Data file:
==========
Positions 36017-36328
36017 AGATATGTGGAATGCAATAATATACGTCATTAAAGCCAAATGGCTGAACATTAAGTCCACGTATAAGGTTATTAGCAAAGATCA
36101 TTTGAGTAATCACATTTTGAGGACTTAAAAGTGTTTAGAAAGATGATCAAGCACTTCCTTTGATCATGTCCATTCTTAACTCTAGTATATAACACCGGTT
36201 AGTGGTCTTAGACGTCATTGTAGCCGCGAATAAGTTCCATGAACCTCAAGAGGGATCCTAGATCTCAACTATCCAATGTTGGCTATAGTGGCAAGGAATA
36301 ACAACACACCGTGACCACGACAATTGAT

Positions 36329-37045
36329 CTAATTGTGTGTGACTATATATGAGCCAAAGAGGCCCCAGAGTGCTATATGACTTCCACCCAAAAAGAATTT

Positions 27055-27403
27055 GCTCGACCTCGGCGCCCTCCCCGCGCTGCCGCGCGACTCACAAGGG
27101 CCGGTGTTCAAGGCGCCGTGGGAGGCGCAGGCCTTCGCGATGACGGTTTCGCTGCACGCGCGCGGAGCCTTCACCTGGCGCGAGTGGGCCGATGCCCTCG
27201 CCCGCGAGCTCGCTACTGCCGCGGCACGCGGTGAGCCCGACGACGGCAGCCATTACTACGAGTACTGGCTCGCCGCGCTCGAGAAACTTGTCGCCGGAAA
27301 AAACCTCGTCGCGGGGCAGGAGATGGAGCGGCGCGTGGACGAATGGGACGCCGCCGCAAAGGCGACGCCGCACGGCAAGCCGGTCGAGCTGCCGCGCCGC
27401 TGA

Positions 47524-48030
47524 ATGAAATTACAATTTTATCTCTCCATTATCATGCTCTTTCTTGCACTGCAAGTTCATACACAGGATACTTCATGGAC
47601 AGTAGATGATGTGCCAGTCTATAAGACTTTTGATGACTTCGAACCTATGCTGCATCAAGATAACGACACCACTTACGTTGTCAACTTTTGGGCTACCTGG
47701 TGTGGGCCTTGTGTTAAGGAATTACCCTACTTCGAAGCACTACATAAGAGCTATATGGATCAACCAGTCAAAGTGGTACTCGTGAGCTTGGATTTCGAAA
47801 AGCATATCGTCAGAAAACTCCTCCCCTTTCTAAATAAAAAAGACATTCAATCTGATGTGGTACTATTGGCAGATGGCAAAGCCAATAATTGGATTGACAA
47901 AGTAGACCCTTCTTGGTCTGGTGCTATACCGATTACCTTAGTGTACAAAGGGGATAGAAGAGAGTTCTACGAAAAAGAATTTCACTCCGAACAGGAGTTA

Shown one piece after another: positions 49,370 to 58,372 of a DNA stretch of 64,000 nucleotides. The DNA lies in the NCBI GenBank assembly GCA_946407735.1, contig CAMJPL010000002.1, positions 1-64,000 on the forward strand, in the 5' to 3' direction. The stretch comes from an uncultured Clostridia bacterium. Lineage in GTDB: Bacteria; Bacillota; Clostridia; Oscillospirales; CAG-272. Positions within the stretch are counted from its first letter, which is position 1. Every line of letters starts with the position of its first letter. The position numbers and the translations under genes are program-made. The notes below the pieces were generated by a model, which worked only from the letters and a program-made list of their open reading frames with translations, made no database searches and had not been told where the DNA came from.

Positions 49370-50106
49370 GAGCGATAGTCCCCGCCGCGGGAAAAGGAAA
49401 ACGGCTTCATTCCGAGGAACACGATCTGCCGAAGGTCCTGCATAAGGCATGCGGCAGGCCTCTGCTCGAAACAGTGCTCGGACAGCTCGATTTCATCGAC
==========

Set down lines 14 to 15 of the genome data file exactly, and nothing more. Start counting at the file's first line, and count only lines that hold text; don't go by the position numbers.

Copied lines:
Positions 47524-48030
47524 ATGAAATTACAATTTTATCTCTCCATTATCATGCTCTTTCTTGCACTGCAAGTTCATACACAGGATACTTCATGGAC